Answer to a question from a reader

I am unemployed and cannot afford to pay school fees. What can I do?

The short answer

If you qualify, the school must exempt you from paying fees. If not, they need to inform you in writing.

The whole question

Dear Athalie

I am an unemployed mother living on grants with my kids. I have been applying for school fee exemption but the school has handed over the account for collection. What can I do to solve this?

The long answer

Before the school is allowed to take legal action against you for not paying outstanding school fees, it must find out whether you qualify for fee exemption or not. If you do qualify, the school must exempt you. If they did not receive your application, the school must send you written notice that you have not applied for exemption, and must give you three months to pay the outstanding amount before taking any legal action.

The school must have proof that you were notified in writing of your right to apply for exemption, but you did not apply.

If all these steps were followed, the school is allowed to hand over the outstanding fees to a debt collector.

It’s not clear from your email whether the School Governing Body (SGB) turned down your application for exemption from paying school fees, or whether they did not receive your application at the beginning of the year.

Since you are unemployed, it is unlikely that the SGB would turn down your application for exemption. Parents who can’t afford to pay school fees must apply to the SGB for conditional or partial or full exemption from paying fees. This application is made on forms available at the school from the principal. 

It used to be that the means test for paying fees was based on the combined annual gross income of both parents. But in 2018 the judge in a Supreme Court case found that this requirement laid a heavy burden on single mothers, and now when a single parent applies for exemption, the total or partial exemption granted is what the parent would be entitled to if she were the only parent of the learner. The school can also charge the other parent for fees but this doesn’t affect the parent who made the application exemption.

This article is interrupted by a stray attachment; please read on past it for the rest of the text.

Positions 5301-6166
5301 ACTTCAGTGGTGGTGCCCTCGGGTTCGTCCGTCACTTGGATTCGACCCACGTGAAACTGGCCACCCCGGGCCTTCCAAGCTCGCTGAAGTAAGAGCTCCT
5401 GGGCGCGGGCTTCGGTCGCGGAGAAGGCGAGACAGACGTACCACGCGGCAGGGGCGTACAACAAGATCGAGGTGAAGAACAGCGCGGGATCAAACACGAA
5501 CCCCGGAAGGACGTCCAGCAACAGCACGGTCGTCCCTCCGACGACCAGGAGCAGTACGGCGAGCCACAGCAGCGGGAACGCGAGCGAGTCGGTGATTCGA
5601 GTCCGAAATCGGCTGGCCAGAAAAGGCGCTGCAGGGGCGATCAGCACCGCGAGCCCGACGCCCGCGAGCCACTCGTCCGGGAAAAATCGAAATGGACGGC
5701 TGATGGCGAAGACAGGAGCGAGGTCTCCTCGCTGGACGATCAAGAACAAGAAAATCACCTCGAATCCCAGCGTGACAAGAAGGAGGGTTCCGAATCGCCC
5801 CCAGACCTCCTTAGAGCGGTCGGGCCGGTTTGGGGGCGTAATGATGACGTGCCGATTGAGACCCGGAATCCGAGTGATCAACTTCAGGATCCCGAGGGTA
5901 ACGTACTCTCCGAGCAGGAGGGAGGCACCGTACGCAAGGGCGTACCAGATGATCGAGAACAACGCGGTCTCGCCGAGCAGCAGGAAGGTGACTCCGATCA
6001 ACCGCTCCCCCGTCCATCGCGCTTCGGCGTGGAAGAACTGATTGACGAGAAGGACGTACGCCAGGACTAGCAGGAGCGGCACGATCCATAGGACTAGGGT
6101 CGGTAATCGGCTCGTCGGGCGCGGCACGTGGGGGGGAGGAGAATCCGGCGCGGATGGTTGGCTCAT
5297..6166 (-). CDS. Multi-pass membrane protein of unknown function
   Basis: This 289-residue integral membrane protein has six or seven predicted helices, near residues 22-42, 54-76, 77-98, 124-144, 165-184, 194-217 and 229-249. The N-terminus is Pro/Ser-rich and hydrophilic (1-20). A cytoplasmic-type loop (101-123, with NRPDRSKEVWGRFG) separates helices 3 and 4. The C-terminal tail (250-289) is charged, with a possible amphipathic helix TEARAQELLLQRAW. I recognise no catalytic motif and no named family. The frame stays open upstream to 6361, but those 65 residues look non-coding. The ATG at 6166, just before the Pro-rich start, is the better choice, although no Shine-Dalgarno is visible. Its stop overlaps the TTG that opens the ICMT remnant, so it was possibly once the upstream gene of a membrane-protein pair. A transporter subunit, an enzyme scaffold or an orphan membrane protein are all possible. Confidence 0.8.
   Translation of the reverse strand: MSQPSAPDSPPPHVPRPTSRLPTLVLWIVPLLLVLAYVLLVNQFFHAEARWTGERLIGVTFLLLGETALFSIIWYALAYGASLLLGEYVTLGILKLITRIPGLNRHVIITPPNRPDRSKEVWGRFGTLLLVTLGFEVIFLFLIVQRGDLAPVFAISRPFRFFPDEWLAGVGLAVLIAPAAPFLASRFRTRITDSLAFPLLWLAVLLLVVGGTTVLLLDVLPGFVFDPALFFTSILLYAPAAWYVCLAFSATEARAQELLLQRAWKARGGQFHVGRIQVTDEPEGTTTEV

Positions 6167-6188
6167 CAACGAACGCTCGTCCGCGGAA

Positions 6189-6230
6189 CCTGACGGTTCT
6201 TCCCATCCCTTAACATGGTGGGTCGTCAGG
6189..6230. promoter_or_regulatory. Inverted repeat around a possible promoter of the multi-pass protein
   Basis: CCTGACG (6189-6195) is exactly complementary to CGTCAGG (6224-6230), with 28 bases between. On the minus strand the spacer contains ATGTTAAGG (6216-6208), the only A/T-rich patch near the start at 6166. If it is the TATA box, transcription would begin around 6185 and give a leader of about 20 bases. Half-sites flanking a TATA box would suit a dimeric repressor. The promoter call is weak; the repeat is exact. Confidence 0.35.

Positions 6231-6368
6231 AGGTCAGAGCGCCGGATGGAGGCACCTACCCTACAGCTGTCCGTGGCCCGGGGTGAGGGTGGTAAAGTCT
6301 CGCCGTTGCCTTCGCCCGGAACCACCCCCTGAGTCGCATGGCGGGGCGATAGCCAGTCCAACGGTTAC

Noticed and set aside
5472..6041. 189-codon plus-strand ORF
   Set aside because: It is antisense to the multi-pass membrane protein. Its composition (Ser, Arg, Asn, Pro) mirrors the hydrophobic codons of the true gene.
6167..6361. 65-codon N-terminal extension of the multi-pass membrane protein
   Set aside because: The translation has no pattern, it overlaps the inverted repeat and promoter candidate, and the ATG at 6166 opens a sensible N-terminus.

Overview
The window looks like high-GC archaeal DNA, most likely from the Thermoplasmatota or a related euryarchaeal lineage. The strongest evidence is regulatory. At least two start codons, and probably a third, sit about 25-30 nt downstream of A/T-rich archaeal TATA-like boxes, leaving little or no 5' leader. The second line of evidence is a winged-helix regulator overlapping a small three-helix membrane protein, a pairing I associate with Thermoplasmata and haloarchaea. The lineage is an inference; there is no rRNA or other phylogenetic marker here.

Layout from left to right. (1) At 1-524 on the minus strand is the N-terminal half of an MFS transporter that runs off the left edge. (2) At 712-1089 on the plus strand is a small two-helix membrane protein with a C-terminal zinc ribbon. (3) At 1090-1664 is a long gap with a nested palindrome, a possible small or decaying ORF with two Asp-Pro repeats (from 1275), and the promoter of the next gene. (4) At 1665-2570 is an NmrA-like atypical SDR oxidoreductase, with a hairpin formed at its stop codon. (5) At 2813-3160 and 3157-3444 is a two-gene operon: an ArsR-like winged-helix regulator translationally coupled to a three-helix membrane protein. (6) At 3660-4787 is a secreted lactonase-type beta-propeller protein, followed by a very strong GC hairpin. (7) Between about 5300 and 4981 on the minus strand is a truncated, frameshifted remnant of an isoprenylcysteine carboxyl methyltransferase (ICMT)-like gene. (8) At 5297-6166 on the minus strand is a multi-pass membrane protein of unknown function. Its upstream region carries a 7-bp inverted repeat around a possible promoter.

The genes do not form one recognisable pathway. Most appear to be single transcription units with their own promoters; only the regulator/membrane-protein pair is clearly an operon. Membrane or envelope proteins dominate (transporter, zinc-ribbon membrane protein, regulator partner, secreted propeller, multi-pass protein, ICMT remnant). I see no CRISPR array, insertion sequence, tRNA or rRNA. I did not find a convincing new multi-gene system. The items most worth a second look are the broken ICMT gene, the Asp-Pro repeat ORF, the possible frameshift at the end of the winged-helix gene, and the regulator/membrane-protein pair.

The means test is as follows: “If the parent’s income is less than ten times the annual school fees per learner, the parent qualifies for full exemption. Partial exemptions are given for those whose income is more than ten times but less than thirty times the annual fees.”

The School Governing Body (SGB) must inform the parent in writing whether the application was successful or not 7 days after assessing the application form.

If a parent is not satisfied with the SGB decision, she can appeal to the Head of Department (HOD) within 30 days of receiving the school’s decision. The school must provide the form for the appeal where the parent must give the reasons for the appeal and must explain the form and assist the parent to fill it in to lodge an appeal with the HOD. The HOD must ask for a copy of the SGB’s minutes where the exemption application was discussed, and the HOD must instruct the SGB not to go ahead with debt collection until the final decision is made. The HOD must make the final decision within 14 days, and notify the school and the parent in writing within 7 days of making the decision and give the reasons for the decision. If the appeal fails, the parent can apply for Judicial Review to the High Court under the Promotion of Administrative Justice Act (PAJA).

To sum it all up briefly, the school can hand you over to debt collectors if you don’t apply for exemption and don’t pay the school fees. But they have to be able to prove that they informed you in writing that you had the right to apply for exemption, and you still did not apply.

Whatever the case was, perhaps your first step should be to approach the school and ask for a meeting where you can try to work out some kind of an agreement with them.

You can also contact the office of the Credit Ombud for free assistance in dealing with the credit bureau. Phone 0861 66 28 37, visit, email or send an SMS to 44786 and they will call you. 

You could also approach education rights organisations like Section 27 or Equal Education for advice and assistance:

Remember that the South African Schools Act says that no learner may be deprived of their right to “participate in all aspects of the programme of a public school despite non-payment of school fees”.

Wishing you the best,

Answered on May 28, 2021, 2:09 p.m.

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Please note. We are not lawyers or financial advisors. We do our best to make the answers accurate, but we cannot accept any legal liability if there are errors.